Despite A Strong Market, Dallas CRE Is Feeling The Strain Of Material Delays. Planning Ahead Can Help

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In the past decade, the Dallas-Forth Worth region has experienced a nearly 20% growth rate, and reports show that there is still ample room for more commercial real estate development.

While this is good news for the region, new construction doesn’t come without its challenges. This has been especially true in 2022, when increasing material costs due to inflation, supply shortages and delays have become a common occurrence.

Despite this, the Dallas construction market has been faring better than other U.S. markets due to the influx of companies moving to the region, said Kyle Whitesell, executive vice president of Texas-based general contracting company Bob Moore Construction.

“We’re seeing a healthy labor market in North Texas, and that’s going to bolster us better than a lot of other markets,” he said. “I believe we’ll have a slight slowdown depending on what the construction economy will look like over the next couple of years, but we’re in a fortunate area.”

Bob Moore Construction conducted a soon-to-be-published market research campaign that surveys CRE professionals’ perspectives on how the Dallas market has performed throughout this past year and asks what the future of the industry holds moving into the rest of 2022 and 2023.

The campaign found that 75% of respondents felt either “somewhat positive” or “very positive” about the state of Dallas construction. The 9% of people who indicated having a negative perception of the market cited reasons such as project delays and rising materials prices.

“Materials are escalating, and in some cases, building materials have been very difficult to get or have long lead times, especially with concrete, steel and electrical equipment,” Whitesell said. “This equipment is in such high demand that it has required us to revisit the schedule and how to work around a product that’s not coming when it’s needed.”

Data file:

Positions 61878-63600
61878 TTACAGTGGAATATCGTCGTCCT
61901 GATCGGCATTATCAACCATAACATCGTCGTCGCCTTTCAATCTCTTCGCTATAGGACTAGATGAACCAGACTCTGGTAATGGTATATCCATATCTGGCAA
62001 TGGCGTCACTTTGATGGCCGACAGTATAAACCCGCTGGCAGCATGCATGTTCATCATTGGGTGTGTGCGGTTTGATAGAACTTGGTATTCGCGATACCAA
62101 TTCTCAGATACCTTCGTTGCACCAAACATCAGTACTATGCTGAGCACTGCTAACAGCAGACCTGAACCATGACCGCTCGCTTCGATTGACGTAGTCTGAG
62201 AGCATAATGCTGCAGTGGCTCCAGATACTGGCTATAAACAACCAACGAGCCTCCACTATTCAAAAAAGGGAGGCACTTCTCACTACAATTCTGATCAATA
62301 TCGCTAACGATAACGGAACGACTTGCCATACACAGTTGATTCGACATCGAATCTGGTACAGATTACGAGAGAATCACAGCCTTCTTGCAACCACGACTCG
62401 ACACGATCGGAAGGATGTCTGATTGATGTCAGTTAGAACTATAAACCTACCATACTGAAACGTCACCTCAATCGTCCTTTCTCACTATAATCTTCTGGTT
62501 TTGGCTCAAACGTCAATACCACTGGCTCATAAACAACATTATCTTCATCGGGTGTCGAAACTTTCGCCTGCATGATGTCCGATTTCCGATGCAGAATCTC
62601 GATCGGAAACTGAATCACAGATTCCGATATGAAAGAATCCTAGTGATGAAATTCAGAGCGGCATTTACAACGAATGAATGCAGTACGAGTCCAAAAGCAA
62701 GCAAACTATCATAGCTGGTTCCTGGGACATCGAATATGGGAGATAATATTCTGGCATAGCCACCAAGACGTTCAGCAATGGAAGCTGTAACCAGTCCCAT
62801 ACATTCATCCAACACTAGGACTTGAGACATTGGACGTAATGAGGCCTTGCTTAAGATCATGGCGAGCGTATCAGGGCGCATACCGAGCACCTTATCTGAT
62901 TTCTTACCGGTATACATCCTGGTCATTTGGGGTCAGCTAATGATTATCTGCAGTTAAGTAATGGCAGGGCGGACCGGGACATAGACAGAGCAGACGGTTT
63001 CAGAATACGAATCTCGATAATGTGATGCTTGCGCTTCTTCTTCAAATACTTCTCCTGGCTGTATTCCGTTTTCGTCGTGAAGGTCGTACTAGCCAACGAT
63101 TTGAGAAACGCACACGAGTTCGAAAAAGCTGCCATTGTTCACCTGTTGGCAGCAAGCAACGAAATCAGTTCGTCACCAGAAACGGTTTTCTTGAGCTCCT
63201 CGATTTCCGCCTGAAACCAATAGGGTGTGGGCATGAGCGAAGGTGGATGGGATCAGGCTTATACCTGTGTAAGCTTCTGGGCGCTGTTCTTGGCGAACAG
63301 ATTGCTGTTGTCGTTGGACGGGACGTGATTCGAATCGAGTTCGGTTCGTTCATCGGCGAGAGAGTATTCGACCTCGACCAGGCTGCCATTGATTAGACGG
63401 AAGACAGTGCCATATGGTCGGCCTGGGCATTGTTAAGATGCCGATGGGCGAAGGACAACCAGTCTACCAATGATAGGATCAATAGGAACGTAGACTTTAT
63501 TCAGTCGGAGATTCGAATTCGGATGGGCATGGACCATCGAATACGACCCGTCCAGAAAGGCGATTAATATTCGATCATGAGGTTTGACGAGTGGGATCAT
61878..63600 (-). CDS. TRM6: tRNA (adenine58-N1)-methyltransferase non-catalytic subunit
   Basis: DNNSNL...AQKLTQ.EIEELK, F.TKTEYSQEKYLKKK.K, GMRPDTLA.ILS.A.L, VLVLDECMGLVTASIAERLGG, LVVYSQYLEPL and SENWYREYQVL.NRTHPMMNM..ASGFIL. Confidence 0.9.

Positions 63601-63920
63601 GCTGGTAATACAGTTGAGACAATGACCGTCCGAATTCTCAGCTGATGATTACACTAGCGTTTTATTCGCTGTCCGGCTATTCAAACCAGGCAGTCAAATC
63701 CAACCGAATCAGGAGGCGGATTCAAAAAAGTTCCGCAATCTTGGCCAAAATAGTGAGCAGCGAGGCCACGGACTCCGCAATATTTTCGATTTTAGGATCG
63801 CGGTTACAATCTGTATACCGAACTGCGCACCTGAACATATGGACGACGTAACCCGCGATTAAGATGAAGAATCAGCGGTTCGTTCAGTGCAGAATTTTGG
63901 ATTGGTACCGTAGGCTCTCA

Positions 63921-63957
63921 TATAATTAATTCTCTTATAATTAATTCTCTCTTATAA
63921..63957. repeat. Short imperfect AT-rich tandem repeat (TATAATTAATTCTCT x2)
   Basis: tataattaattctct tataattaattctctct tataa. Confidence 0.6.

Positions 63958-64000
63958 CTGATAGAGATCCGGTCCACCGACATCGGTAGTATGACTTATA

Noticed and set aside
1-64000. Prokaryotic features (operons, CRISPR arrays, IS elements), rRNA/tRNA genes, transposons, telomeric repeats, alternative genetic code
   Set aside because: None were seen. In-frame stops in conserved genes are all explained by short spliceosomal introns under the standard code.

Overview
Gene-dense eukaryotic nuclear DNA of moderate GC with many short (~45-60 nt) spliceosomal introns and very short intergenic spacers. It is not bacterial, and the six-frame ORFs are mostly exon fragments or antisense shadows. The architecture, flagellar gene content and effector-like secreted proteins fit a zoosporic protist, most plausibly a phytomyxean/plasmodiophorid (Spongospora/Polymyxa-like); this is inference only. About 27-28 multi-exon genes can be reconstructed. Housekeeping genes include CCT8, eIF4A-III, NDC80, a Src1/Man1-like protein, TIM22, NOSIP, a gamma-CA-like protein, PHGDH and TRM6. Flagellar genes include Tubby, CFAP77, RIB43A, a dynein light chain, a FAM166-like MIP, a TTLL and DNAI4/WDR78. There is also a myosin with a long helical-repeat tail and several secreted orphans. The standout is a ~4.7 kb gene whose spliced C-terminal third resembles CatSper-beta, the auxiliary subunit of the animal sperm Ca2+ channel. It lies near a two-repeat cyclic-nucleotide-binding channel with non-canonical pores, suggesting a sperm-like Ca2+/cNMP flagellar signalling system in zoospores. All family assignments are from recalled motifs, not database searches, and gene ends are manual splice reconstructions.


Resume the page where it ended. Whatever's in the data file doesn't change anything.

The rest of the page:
He recommended CRE project stakeholders take a proactive approach to procurement, ordering materials long before construction begins.

“It’s a constantly moving situation because some materials were impossible to get a year ago, and then, six months later, they’re available again, so we’ve had to constantly monitor different building materials,” Whitesell said. “We’re always checking in with subcontractors and material suppliers about what the current projections are for when materials need to be delivered, so we can notify the client as to how it will affect the overall schedule.”

Developers, like VanTrust Real Estate, which works with Bob Moore Construction on Dallas-based projects, are also feeling the brunt of these challenges.

VanTrust Real Estate Director of Development Services Tyler Chapman said that despite North Texas being “one of the fastest-growing areas in the country,” deals are still being impacted by rising materials prices. Additionally, increasing interest rates are likely to impact the market for the rest of 2022 and into 2023.

“There are still deals and great opportunities out there, but they’re becoming few and far between,” Chapman said. “By getting creative with the way we deliver buildings, we can capitalize on those deals.”

Chapman said that working with Bob Moore Construction helped VanTrust Real Estate plan ahead.

“We bring Bob Moore Construction on early to help with budgeting and design, and to ensure that we’re getting the right building within the market,” Chapman said. “Rather than reacting to what’s going on in the market, they’re always looking ahead and providing solutions to help us deliver these buildings the best we can.”

Chapman said that VanTrust Real Estate is ready to work with Bob Moore Construction to embrace new opportunities in the Dallas region.

“Despite industry challenges, there are opportunities for companies like Bob Moore Construction and VanTrust Real Estate to shine and really prove their worth as contractors and developers,” Chapman said.

This article was produced in collaboration between Studio B and Bob Moore Construction. Bisnow news staff was not involved in the production of this content.

Source: Bisnow – link to original article here.